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Phoenix officials fail to close deal on Circles building

[Source: Emily Gersema, The Arizona Republic]

The easy-to-spot Circles building on Central Avenue originally was a Studebaker dealership. (Emily Gersema/The Arizona Republic)

Phoenix officials have crossed off the landmark Circles Discs & Tapes building from the list of possible new headquarters for the Arizona Opera because the building’s owners have failed to respond to the city’s requests for further testing on the site.

The downtown midcentury-design building, easily recognizable with its large curved windows, sits on a property that has underground tanks that probably stored fuel when the property was a car dealership, said Jane Morris, acting executive assistant to City Manager David Cavazos.

“When we did the environmental study, no one knew that there were tanks there,” Morris said. During a site visit in January, “we saw a vendor pumping stuff out of the tanks.”

She said city staff asked to do environmental testing on the tanks after seeing that. But the property owners, Leonard and Angela Singer, have not responded to the city’s request, prompting the city staff to search for another possible site for the opera’s offices.

The Singers could not be reached for comment.

“It is not known at this time if the Circles building could be back as an option,” Morris said.

The city has been trying to help the Arizona Opera staff find a new headquarters since 2006, when officials had promised the non-profit opera company the city would pay up to $3.2 million in voter-approved bonds to buy, renovate and lease a building to the opera.

Arizona Opera’s current offices are at 4600 N. 12th St. in Phoenix and 350 N. Mountain Ave. in Tucson.

Organization leaders have said they want to save money by consolidating the offices to operate in one location.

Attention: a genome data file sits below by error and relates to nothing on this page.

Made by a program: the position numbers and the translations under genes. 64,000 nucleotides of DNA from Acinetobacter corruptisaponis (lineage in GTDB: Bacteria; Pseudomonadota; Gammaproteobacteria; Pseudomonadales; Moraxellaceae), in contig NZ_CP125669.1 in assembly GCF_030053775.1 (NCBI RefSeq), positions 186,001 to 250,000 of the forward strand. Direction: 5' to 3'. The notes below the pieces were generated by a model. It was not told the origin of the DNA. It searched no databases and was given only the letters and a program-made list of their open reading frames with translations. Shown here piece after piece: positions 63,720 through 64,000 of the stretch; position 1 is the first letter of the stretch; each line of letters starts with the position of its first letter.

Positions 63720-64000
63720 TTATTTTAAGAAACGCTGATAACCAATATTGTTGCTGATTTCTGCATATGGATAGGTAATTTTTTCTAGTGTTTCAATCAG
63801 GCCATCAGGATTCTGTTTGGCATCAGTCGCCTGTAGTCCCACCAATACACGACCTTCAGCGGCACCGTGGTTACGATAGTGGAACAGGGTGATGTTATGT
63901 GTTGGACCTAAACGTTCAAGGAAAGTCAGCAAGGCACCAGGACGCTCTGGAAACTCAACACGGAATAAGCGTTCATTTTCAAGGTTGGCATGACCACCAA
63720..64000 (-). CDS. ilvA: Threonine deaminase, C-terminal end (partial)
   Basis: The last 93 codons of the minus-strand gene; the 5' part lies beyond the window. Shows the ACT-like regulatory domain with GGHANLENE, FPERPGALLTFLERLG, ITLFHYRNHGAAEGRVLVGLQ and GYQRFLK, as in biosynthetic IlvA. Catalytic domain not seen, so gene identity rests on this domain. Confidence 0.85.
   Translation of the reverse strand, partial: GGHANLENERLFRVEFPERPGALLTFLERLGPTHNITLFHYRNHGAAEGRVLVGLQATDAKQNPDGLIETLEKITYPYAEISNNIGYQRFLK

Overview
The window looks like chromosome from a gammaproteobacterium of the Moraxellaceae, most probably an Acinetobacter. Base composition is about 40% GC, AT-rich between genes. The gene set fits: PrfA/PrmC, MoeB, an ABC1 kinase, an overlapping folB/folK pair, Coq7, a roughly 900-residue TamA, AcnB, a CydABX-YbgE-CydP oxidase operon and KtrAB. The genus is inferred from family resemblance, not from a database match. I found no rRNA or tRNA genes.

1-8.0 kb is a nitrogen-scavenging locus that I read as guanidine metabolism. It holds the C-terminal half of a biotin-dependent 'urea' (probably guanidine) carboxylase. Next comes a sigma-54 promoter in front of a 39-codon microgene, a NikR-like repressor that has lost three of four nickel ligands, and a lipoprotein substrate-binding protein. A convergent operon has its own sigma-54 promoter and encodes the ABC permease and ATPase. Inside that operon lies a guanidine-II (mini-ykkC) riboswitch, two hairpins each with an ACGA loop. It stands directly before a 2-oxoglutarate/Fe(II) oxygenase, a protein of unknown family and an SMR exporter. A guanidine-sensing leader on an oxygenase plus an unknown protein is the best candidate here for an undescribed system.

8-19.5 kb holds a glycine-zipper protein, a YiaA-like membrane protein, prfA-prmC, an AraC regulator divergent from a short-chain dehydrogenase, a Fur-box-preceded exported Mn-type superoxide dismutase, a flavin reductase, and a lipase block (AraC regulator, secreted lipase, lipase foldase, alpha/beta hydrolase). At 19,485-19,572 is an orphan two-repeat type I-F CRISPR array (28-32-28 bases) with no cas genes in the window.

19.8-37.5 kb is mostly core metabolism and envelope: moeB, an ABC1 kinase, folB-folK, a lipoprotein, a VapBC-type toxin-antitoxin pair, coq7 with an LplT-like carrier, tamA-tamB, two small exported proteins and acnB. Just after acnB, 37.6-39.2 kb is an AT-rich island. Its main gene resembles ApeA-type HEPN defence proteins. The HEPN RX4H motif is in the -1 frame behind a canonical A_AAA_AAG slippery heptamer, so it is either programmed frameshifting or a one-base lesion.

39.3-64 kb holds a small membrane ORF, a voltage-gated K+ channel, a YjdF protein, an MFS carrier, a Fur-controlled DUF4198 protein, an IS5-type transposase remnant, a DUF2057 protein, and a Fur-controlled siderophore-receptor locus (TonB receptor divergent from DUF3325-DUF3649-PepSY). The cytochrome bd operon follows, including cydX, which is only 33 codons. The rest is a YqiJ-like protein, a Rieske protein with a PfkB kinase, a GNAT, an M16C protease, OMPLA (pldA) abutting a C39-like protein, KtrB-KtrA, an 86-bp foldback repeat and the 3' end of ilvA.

Circles Discs & Tapes history

• 1947: The midcentury-design building was constructed. Designed by architect W.Z. Smith, the building housed Stewart Motor Co. The car dealership was owned and operated by businessmen and brothers Jack and Spencer Stewart. The men sold Studebakers. Passers-by could always see one spinning slowly on a turntable.

• 1972: Angela and Leonard Singer bought the building and opened Circles Discs & Tapes. The store became a hot spot for music lovers.

• 2005: The Singers considered but then rejected applying for historic status to preserve the building. The Phoenix Historic Preservation Office worked out an agreement with the Singers: The city would create a historic-preservation-overlay zone for the property on condition that the Singers would give the city the first right to buy the property if it was put on the market.

• 2010: The Singers closed the store. Internet music purchases had surged, bumping record stores such as Circles out of business.

Source: Phoenix Historic Preservation Office, Arizona Republic archives

Downtown Phoenix fixture, Circles Discs & Tapes, closing

Circles Discs & Tapes (Photo:

[Source: Tim Vetscher, ABC15 News] — A Valley landmark is going out of business after nearly four decades in downtown Phoenix.  The owners of Circles Discs and Tapes, at the corner of Central Avenue and McKinley, recently announced they’re calling it quits.  “We have people come in all the time and say they’ve been coming here for 30 to 40 years,” said Circles employee Zak Sofaly.  But on Sunday night, less than a week before Christmas, Circles only had one customer from 5 to 6 p.m.  Workers say they’ve had too many nights like that lately.

So after 38 years, the owners have decided to close the doors for good.  “For a lot of people who grew up here, it definitely has a special place in their hearts,” added Sofaly, who is also a drummer in the band, Incite.  “They’re really sad to see it go.”

It seems the popularity of digital downloads proved to be Circles’ downfall. CD sales are a fraction of what they used to be thanks to services like iTunes.  “It’s sad,” said Steve Zimmerman, owner of Revolver Records, just up the street from Circles.  “They were one of the big stores for a long, long time.”

Circles employees say the addition of light rail and an overall down economy was just too much to overcome.  “Being a resident, its really sad,” said Jay Williams.  “The economy has caused a lot of problems.  I thought the light rail would bring people back but I haven’t seen that.”  Circles will remain open until sometime after January 1.  The exact closing date has yet to be determined.  [Note: To read the full article, visit Downtown Phoenix fixture, Circles Discs & Tapes, closing.]